The IOL is shown in FIG. 4B and is positioned between two halves of a holding station 425. The IOL may comprise a central circular optic 430 having a leading haptic 432 and a trailing haptic 434 generally spirally extending therefrom. One exemplary IOL as illustrated is a one piece acrylic Tecnis® brand of aspheric IOL available from Abbott Medical Optics of Santa Ana, Calif.
 With reference to FIGS. 4A and 4B, the system 400 defines a single longitudinal axis (not shown) from the plunger 415 at a proximal end to the delivery tube 413 at a distal end. The plunger 415 includes a thumb cap 435, a piston rod 436, a narrower push rod 440 fixedly connected to and extending from the piston rod, and a distal tip 420. In the illustrated embodiment, the distal tip 420 is forked to enable reliable capture of a proximal edge of the IOL optic 430. The plunger 415 translates axially through an elongate passage defined within the inserter handpiece 410 and is configured to expel the IOL from a holding station 425 through the distal delivery tube 413.
 In a general sense, the plunger 415 represents any actuator capable of displacing the IOL from the holding station 425 in a distal direction through a delivery tube or other such device. The plunger 415 therefore may be considered an actuator or other "prime mover" that can perform the same function, such as a rotary actuators, threaded actuators, levers, and so forth.
 The lower half of the holding station 425 includes a base 445 that forms a distal extension of a base portion 447 of the handpiece 410. The upper half of the holding station 425 includes a cover 449 that abuts a top portion 450 of the inserter handpiece 410. In the illustrated embodiment, as seen in FIG. 4A, the cover 449 and top portion 450 fit directly over the base 445 and base portion 447 to form the elongated handpiece 410. The overall shape of handpiece 410 may be somewhat flattened in a plane parallel to the interface between the upper and lower components. As seen in FIG. 4B, the IOL optic 430 is positioned approximately at a midplane of the inserter handpiece 410.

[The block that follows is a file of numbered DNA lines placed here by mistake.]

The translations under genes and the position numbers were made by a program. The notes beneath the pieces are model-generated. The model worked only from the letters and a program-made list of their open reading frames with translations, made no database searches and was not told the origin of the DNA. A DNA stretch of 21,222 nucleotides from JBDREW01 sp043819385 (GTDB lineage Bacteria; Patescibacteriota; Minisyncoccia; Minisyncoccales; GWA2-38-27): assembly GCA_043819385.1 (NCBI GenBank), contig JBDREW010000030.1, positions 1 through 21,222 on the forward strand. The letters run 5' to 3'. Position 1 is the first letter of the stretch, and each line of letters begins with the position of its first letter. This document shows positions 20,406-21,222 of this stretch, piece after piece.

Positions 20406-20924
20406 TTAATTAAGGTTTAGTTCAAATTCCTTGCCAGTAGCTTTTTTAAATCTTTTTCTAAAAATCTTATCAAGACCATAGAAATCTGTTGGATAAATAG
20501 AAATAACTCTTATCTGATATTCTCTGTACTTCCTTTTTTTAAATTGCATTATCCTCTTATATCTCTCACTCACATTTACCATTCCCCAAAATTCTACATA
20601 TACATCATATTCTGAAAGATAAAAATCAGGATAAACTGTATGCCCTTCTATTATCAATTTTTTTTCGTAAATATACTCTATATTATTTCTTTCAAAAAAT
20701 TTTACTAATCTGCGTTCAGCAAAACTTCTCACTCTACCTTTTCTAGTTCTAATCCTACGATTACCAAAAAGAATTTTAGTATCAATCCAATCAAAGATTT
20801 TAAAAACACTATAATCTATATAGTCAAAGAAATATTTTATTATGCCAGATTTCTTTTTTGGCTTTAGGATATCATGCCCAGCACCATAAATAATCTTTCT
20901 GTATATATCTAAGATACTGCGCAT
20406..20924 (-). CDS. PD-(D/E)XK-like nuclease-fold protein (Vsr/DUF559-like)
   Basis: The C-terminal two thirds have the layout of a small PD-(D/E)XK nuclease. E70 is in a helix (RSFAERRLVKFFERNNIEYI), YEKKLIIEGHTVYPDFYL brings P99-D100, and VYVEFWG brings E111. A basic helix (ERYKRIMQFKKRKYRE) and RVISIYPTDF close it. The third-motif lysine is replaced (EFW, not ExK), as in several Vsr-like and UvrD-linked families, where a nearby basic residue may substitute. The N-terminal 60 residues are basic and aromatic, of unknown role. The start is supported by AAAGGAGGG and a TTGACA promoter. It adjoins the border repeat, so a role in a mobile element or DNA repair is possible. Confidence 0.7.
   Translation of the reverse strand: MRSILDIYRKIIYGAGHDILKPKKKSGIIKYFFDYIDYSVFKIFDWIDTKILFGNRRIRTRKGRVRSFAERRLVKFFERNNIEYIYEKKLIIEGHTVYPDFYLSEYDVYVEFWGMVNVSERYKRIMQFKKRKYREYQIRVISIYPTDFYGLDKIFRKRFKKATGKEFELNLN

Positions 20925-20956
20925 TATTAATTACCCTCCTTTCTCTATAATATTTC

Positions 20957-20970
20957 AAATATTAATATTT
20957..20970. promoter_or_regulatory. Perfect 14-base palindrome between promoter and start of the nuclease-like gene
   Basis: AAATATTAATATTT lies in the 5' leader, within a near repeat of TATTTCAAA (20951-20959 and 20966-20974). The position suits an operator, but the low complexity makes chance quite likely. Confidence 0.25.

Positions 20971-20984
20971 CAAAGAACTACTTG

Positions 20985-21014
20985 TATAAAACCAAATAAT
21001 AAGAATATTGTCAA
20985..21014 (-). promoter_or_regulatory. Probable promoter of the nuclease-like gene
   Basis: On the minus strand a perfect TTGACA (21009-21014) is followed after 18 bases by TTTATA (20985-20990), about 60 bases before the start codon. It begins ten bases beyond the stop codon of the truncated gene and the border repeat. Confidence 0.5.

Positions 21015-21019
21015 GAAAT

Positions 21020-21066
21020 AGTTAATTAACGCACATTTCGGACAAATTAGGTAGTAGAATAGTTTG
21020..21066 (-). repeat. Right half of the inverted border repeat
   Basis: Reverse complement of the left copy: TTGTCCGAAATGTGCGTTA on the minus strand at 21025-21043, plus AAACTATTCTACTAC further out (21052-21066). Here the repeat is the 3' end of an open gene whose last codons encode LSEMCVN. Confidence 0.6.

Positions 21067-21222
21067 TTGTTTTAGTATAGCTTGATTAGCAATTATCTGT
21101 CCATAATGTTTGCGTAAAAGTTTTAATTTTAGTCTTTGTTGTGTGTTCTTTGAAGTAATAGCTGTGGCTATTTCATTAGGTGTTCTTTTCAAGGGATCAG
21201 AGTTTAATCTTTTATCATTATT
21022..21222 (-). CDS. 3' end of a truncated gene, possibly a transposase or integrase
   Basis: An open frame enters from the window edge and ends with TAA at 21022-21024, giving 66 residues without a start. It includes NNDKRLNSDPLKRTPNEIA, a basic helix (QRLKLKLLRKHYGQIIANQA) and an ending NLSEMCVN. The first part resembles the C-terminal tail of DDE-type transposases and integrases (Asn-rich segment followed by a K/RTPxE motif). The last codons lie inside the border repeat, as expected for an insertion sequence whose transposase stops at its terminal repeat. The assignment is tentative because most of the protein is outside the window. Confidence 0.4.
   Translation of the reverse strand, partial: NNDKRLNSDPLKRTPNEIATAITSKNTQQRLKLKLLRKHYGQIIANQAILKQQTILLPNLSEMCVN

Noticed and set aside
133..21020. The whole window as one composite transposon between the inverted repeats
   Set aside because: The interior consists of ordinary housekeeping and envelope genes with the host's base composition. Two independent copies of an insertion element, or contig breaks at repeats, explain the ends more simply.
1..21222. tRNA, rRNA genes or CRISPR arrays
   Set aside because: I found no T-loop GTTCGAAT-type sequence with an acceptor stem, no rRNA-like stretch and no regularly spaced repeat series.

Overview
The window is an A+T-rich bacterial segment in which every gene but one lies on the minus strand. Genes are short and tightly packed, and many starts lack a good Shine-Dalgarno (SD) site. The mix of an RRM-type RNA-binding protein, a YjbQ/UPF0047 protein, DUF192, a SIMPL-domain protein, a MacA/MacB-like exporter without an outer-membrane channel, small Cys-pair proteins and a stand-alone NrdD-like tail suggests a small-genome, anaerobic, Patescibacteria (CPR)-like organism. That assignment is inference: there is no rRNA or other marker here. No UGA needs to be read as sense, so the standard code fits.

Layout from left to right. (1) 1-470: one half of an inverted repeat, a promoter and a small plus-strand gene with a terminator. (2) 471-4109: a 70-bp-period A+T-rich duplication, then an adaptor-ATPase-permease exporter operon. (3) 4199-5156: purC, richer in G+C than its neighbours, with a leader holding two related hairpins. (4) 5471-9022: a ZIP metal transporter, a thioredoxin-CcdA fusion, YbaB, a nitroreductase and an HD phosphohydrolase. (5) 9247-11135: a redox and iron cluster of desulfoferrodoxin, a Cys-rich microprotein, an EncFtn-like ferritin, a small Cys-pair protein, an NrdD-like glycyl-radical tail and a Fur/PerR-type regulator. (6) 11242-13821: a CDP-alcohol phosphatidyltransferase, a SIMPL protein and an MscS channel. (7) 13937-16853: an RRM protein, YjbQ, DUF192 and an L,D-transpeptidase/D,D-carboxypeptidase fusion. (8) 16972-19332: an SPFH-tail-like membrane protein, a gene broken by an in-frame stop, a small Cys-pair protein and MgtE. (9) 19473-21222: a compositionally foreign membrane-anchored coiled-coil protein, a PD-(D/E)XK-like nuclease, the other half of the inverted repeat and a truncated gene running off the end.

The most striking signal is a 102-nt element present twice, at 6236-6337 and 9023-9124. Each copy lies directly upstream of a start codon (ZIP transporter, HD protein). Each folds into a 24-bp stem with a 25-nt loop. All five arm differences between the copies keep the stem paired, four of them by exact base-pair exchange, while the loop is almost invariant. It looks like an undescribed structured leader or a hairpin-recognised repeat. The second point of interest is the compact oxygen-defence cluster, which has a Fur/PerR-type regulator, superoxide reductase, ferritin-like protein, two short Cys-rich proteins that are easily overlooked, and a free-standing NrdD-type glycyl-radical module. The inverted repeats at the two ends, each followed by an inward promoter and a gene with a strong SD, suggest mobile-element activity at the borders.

The handpiece further includes a pair of proximal finger tabs 461a, 461b, one on the base portion 447 and one on the top portion 450. When an operator desires to depress the plunger 415, he or she places the thumb of one hand on the thumb cap 435, and index and middle fingers on finger tabs 461a, 461b. Squeezing the hand closed depresses the thumb cap 435. The flattened nature of the handpiece 410 provides torque leverage so that the operator can more easily rotate the handpiece about its longitudinal axis.